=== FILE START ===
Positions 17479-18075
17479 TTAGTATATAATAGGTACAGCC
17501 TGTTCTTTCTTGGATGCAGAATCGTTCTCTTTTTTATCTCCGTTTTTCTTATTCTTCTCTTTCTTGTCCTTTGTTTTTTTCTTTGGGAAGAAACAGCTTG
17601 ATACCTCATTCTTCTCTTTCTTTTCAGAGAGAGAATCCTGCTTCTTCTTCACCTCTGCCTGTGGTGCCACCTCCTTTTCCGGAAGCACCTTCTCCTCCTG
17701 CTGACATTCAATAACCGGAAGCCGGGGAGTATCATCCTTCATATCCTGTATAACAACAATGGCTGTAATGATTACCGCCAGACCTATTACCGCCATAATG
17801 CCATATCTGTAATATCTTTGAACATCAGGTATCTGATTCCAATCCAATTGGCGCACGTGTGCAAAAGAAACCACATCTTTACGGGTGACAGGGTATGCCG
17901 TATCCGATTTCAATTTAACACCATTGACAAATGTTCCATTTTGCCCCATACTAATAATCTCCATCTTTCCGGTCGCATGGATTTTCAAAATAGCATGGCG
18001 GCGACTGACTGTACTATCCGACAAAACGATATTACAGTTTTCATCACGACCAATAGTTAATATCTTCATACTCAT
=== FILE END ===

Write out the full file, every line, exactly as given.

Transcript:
Positions 17479-18075
17479 TTAGTATATAATAGGTACAGCC
17501 TGTTCTTTCTTGGATGCAGAATCGTTCTCTTTTTTATCTCCGTTTTTCTTATTCTTCTCTTTCTTGTCCTTTGTTTTTTTCTTTGGGAAGAAACAGCTTG
17601 ATACCTCATTCTTCTCTTTCTTTTCAGAGAGAGAATCCTGCTTCTTCTTCACCTCTGCCTGTGGTGCCACCTCCTTTTCCGGAAGCACCTTCTCCTCCTG
17701 CTGACATTCAATAACCGGAAGCCGGGGAGTATCATCCTTCATATCCTGTATAACAACAATGGCTGTAATGATTACCGCCAGACCTATTACCGCCATAATG
17801 CCATATCTGTAATATCTTTGAACATCAGGTATCTGATTCCAATCCAATTGGCGCACGTGTGCAAAAGAAACCACATCTTTACGGGTGACAGGGTATGCCG
17901 TATCCGATTTCAATTTAACACCATTGACAAATGTTCCATTTTGCCCCATACTAATAATCTCCATCTTTCCGGTCGCATGGATTTTCAAAATAGCATGGCG
18001 GCGACTGACTGTACTATCCGACAAAACGATATTACAGTTTTCATCACGACCAATAGTTAATATCTTCATACTCAT